Then started the balance of keeping true to the grey ‘matrix’ and the black bones. Without flattening the tooling. Highlight with blue, deepen with purple black. Then repaint. Again. Once more for good measure. Now fiddle with it a bit. Ok, done. well, done? yes. Done.

Pictures to come, maybe tomorrow, now that I’ve arisen from my deep slumber….(for all 3 weeks of Winter we get here in this part of the US.)

look at those sexy legs…

Because, for a T Rex, you really are better served digging on some strange pelvic boot and cool femur morphology than those silly little arms…

*whistles* hey there, cutie

With such a nice backside, you’d think the face wouldn’t really matter. You’d be wrong.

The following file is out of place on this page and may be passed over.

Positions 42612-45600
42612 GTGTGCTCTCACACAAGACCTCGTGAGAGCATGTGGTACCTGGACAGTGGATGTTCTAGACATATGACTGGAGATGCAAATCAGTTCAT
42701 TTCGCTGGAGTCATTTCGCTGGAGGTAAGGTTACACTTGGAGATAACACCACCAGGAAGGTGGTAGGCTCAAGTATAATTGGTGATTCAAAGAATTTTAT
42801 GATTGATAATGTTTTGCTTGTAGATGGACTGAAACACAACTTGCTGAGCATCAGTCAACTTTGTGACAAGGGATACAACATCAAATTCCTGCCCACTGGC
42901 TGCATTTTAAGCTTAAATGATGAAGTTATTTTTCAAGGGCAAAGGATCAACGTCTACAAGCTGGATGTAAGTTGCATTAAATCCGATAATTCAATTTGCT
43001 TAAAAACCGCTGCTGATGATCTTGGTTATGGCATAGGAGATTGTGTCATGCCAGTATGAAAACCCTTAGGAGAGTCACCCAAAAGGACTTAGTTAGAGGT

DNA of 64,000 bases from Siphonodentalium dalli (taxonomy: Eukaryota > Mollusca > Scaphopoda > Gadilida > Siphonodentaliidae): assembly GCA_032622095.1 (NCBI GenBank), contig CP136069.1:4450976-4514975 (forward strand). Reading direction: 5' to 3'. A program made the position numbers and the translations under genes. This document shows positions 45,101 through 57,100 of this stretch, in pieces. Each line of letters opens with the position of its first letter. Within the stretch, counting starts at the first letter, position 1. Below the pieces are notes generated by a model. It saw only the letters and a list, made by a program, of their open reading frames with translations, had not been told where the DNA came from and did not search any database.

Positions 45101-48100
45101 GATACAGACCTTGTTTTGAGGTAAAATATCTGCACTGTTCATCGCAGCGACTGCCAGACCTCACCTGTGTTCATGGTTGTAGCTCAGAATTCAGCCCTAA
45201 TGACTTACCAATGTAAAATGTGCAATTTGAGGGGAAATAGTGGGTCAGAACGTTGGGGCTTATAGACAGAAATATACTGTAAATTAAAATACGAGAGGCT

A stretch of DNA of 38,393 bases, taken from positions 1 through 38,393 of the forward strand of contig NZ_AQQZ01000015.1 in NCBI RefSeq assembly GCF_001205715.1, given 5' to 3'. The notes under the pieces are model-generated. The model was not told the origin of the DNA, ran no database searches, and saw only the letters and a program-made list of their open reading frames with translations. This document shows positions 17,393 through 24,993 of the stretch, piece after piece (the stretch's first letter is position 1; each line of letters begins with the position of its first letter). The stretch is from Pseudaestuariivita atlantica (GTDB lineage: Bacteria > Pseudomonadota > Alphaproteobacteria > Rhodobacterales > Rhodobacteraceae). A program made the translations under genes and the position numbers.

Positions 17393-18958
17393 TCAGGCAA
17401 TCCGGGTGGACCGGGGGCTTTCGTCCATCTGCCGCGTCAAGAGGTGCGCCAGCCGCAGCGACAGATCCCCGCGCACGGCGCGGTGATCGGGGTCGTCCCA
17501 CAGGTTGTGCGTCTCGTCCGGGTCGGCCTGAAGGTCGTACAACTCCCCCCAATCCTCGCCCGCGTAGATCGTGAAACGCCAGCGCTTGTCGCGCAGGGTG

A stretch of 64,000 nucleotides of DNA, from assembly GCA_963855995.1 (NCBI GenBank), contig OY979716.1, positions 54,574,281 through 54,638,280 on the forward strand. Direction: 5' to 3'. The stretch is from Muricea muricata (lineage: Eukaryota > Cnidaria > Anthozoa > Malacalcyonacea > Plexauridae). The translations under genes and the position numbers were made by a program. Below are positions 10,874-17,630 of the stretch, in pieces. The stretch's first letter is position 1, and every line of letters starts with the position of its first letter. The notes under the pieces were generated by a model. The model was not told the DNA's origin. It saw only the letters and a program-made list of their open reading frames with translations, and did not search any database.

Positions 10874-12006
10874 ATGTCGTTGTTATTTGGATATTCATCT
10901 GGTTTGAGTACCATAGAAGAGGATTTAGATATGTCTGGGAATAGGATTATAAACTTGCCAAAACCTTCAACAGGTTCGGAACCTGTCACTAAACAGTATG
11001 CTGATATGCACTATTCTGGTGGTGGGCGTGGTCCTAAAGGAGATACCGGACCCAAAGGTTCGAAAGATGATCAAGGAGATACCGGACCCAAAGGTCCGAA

and a pretty face, too!

The first time you hold a tooth of one of these beasties, it’s damn intense. I remember when I was a volunteer at the Field Museum working in the fossil mammals collection. This annoying creature busted into our lives, took over our collection space and generally was a nuisance and a trip hazard. But it was all worthwhile the first time I felt those serrations on those honkin’ huge teeth. Shocking how, even though I was familiar with SUE, feeling the teeth made it so much more real.

OK, maybe it was that I took WAY too much cough syrup that day and had a slight robo-max hallucination/ disassociation with reality going on.

Anyhow. Serrations. Of course.

Steak Knives

And finally, the tooling is complete.

such a pretty specimen!